The Coordinates of Loss by Amanda Prowse
|The Coordinates of Loss by Amanda Prowse|
|Category: Women's Fiction|
|Reviewer: Zoe Morris|
|Summary: A tear-jerking story, this drags on in places but still somehow keeps you hooked in to the end.|
|Buy? Maybe||Borrow? Yes|
|Pages: 330||Date: September 2018|
|Publisher: Lake Union Publishing|
|External links: Author's website|
Rachel and James have made a new home for themselves, and their son, Oscar, on Bermuda. They have embraced island life, from the hired help (the delightful Cee-Cee) to the sailing life. It's a long way from her former life in England, but Rachel is rather enjoying the way things are working out.
Until, that is, the incident. Spending a few days on the boat, Rachel and James wake up one morning to find Oscar missing from his cabin. There are minimal places to hide on a boat, even as a 7 year old, but the couple still turn the boat upside down looking for him before they have to face the horrible reality that he is nowhere to be found.
The book quickly moves from the sea back to the shore – after all, they're hardly going to want to stay and cocoon themselves in the place the worst thing that could happen has happened - but it's more than that. With time, Rachel finds that Bermuda itself is too much for her as well, and flees back to England and her parents, leaving a bewildered James behind. No one can really understand what she is going through, but the one person who comes close is Cee-Cee, and so she and Rachel begin to correspond in the old-fashioned way. It is Cee-Cee, not her family, not her friends, who helps Rachel start to heal, through her rambling letters where she puts her heart, and her own sad history, on the page.
This is a highly emotional story, and if you're in the mood for a sob you might find it perfect. It was a little too much for me, though. So many feelings but not much in the way of direction. It started (and indeed, ended) well but I though the middle part floated along without much steer. I also could not warm to Rachel. While people can mourn in different ways, the way in which she left James felt sterile and cold, and I didn't feel she deserved his continued attention. I did enjoy the epilogue as it gave some much needed closure, but it took too long to arrive and it felt like the book sailed off course in the middle. The Cee-Cee narrative didn't always feel natural, and although the letters were conversational, I thought they could have worked better as a dialogue, perhaps as telephone calls rather than post. I have a long history of letter writing to friends and family around the world, and even when I know them well, my letters and my writing are still a little more formal in their structure.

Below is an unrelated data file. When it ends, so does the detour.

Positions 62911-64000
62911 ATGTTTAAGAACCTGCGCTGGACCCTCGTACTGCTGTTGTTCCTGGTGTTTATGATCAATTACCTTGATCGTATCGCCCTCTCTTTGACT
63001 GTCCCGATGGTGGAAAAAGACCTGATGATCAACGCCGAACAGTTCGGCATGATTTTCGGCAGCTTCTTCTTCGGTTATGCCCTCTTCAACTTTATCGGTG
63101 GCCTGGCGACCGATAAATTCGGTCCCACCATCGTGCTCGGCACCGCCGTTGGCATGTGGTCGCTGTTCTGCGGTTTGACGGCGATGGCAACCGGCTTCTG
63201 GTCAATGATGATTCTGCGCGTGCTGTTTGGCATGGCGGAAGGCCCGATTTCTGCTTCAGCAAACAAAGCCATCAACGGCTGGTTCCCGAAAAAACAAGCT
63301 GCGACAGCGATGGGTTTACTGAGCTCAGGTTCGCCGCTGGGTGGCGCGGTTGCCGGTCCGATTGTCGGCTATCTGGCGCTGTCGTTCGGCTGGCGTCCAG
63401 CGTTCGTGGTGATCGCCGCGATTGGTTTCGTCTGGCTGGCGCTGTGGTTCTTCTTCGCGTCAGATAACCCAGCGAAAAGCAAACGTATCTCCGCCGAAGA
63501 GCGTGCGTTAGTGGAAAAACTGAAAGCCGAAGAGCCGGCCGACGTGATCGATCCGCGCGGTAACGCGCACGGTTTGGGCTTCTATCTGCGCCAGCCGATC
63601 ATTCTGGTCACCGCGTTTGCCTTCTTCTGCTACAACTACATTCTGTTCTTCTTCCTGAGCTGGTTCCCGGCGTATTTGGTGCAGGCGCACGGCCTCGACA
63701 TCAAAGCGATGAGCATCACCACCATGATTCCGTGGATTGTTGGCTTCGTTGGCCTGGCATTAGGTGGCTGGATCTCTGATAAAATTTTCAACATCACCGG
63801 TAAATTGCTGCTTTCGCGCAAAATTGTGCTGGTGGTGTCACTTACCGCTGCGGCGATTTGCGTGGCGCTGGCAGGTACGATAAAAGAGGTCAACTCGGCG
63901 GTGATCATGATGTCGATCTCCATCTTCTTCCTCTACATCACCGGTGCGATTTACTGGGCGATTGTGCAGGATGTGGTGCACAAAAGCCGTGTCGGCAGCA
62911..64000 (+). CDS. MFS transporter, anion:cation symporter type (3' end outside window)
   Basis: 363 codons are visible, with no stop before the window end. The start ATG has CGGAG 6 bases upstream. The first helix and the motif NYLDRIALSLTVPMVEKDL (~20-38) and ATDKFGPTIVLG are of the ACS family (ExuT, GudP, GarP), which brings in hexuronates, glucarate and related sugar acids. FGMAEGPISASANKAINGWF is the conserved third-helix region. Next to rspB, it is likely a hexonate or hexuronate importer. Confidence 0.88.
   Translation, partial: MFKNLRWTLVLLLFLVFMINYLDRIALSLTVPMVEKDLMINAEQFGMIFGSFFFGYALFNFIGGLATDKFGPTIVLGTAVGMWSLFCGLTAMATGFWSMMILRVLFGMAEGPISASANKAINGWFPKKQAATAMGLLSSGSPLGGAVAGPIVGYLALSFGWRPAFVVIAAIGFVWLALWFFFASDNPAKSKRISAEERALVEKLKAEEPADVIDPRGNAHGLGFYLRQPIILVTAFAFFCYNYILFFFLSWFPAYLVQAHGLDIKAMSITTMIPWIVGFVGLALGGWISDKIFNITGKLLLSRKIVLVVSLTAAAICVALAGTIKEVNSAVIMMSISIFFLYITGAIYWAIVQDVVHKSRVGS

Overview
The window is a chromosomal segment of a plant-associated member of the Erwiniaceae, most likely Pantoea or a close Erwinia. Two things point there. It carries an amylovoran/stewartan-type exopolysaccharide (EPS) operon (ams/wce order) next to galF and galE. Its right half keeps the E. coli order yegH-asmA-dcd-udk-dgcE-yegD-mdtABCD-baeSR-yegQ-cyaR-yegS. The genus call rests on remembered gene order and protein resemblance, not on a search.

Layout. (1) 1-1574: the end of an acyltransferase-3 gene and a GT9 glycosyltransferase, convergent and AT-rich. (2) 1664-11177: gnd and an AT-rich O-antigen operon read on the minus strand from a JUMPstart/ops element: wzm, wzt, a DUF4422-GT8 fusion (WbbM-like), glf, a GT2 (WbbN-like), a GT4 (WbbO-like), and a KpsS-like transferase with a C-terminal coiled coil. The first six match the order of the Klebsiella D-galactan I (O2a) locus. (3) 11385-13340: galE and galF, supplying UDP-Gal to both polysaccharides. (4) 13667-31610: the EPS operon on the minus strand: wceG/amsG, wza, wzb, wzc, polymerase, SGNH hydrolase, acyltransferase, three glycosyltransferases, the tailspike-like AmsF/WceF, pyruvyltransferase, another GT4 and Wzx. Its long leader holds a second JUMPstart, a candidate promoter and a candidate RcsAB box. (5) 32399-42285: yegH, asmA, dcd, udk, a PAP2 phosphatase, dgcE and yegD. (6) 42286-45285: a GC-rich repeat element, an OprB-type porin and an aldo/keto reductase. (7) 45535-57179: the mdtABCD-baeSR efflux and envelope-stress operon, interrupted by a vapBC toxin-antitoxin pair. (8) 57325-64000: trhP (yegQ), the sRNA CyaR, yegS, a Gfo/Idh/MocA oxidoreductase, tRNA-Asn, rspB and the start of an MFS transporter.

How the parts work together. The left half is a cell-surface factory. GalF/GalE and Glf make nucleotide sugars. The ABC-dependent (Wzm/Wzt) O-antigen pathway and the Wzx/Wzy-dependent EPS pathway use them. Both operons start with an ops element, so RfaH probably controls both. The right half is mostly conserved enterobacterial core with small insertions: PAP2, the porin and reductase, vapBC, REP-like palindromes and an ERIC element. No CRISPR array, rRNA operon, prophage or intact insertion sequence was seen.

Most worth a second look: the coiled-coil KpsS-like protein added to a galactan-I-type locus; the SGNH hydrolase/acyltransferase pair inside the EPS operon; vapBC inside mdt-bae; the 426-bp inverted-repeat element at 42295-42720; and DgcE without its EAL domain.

Any other niggles? Well the boat was a bit small - at 32 ft it would surely be the only thing in a marina like that under 40 ft. This is Bermuda we're talking about after all, a millionaire's playground (and I sail bigger boats than that on weekends in the Solent). And, it seemed odd they wouldn't close off the companionway at night, especially with a child on board. If nothing else, it lets you know if someone is trying to get on board, but it also keeps out the weather and any wildlife, so is something we naturally do when we sleep on board.
One of my fellow reviewers put it well when she described another title from the same author by saying I wouldn't say that it is an enjoyable book but it is compelling. The same can be said for this story. Enjoyable, pleasant, easy reading – these are not exactly the words I would use to describe The Coordinates of Loss but there's something about it, a quality that's hard to put a finger on, that made me not want to discount it completely. It's a painful read at times, but also addictive. I was frustrated by the pace because I wanted more of a story, needed to know what happened to Oscar. Perhaps it wasn't that I didn't care, but that this book makes you care too much and beg for answers that take a long time to come.
I'd like to thank the publishers for sending us a copy to review. For more from this author, have a look at What have I done? by Amanda Prowse though you might need to double up on the tissues if you're going to read them both.
You can read more book reviews or buy The Coordinates of Loss by Amanda Prowse at Amazon.co.uk
You can read more book reviews or buy The Coordinates of Loss by Amanda Prowse at Amazon.com.
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